The U.S. economy hit the gas in July, adding more than half a million jobs, giving the Federal Reserve much-needed room to continue its aggressive rate hikes to rein in the highest inflation in 40 years.
In particular, the US labor market added another 528,000 jobs, beating analysts’ estimates of 250,000 jobs last month in a Bloomberg poll. At the same time, the Ministry of Labor revised upwards the figures for June to 398,000 positions instead of 372,000 that it had initially announced.
The US labor market has now expanded for 19 consecutive months.
At the same time, the unemployment rate fell to a five-decade low to 3.5% from 3.6%. Analysts had expected the index to remain unchanged.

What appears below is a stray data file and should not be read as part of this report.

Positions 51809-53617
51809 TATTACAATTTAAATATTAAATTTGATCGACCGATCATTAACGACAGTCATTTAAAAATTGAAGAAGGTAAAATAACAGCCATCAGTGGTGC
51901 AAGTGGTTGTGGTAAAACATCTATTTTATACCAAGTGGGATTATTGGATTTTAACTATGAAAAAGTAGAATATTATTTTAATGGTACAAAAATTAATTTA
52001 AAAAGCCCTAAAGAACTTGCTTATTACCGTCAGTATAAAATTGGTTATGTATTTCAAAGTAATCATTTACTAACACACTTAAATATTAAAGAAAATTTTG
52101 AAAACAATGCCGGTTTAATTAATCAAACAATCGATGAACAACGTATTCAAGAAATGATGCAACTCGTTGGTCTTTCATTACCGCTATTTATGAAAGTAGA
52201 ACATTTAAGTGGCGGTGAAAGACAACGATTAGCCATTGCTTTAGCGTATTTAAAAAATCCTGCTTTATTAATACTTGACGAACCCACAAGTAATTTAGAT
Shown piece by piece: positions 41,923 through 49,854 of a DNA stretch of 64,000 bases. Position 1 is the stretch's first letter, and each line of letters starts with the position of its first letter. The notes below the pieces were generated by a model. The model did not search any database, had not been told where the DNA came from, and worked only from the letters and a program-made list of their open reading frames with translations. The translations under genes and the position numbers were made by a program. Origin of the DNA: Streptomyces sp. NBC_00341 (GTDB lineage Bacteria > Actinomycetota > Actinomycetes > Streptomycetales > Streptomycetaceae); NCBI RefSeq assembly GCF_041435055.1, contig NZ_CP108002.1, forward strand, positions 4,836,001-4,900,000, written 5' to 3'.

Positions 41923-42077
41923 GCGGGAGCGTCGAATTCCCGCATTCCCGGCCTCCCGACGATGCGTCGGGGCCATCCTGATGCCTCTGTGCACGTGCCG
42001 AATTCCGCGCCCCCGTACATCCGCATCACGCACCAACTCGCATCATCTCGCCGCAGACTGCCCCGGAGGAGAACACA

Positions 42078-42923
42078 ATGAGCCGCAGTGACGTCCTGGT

The strong job market picture could lead the Federal Reserve to raise interest rates by another 75 basis points at its next meeting in September, analysts say.
The central bank last week increased its interest rates by 75 bp. for the second time in a row, with Governor Jerome Powell noting that the Fed will now go from meeting to meeting, examining incoming economic data, without making long-term predictions about the course of its policy.
Since March US interest rates have risen by a total of 225bps.